B&N are doomed just like all other Microsoft partners. It's a recurring theme that for the life of me I can't understand why other businesses can't see it. Microsoft haven't exactly managed to hide all their dodgy dealings.
Most artists produce a "masterpiece". And then from that masterpiece they go on to produce copies. If they sold you the copyright to the original masterpiece, they wouldn't be able to profit from or even produce and sell the reproductions.
Of course there is an easy way around this problem. Don't sell the masterpiece until you're done with it. Reproductions only have any significant value if they are relatively rare limited editions.
Given these arrests are about protecting the victim in this case and reassuring other victims they can come forward in confidence then I would say it makes complete sense. This isn't some frivolous use of the law to cover up some juicy gossip. It's a serious effort to protect vulnerable people which should be commended.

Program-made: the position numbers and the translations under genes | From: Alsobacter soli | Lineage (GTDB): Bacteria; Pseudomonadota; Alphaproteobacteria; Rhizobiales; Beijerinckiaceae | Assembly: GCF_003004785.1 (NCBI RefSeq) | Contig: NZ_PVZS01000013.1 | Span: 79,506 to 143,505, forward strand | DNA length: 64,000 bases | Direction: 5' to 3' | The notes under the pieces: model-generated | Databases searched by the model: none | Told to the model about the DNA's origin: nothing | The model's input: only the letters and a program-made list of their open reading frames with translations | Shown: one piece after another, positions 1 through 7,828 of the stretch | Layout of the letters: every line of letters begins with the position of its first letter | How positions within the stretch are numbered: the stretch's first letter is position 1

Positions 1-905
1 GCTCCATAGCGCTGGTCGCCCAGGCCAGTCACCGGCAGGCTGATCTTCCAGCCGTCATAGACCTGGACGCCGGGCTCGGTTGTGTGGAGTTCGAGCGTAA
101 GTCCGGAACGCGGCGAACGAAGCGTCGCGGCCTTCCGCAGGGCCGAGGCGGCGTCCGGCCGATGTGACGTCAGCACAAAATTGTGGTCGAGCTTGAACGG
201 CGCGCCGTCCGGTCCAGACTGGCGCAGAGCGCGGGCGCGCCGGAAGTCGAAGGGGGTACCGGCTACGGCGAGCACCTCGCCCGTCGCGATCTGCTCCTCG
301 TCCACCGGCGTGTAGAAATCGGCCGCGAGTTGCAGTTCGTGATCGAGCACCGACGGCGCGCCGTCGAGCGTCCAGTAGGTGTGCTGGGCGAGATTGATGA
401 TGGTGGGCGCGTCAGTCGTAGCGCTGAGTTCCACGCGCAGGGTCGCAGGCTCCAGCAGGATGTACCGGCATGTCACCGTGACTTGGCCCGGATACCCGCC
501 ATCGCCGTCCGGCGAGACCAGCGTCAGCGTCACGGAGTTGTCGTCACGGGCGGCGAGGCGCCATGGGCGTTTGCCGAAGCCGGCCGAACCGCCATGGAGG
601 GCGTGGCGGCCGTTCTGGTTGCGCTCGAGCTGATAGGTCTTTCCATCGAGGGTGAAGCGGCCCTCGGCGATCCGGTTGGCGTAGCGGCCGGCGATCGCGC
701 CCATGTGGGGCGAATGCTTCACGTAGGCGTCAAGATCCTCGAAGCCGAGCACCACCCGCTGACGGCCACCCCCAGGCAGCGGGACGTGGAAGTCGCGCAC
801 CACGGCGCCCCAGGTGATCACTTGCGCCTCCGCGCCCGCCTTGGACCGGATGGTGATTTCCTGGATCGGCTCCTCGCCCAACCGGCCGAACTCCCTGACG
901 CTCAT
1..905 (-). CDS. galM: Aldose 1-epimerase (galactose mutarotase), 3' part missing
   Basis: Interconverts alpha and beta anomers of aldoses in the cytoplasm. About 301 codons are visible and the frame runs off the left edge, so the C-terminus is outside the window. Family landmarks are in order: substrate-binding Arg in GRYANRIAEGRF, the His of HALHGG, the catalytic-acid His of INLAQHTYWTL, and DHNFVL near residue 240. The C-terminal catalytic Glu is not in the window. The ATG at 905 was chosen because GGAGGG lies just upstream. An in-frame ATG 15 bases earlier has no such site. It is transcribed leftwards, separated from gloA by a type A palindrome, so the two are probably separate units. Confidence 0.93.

I also happen to think the accused's name should also remain anonymous until there is a final verdict. A rape allegation can destroy a man's life. A fact women have in the past taken advantage of for petty revenge. Justice needs to be allowed to run it's course before people start disclosing details in these cases.
Another important fact to remember here is that an arrest is not a conviction. This isn't something the police can give you an on-the-spot-fine for. So people need to calm down and let the police do their jobs.
US copyright laws apparently apply in the UK. So why shouldn't they know everything about me? The more the USA pushes and the faster they push the quicker they'll find out what it feels like when an empire falls.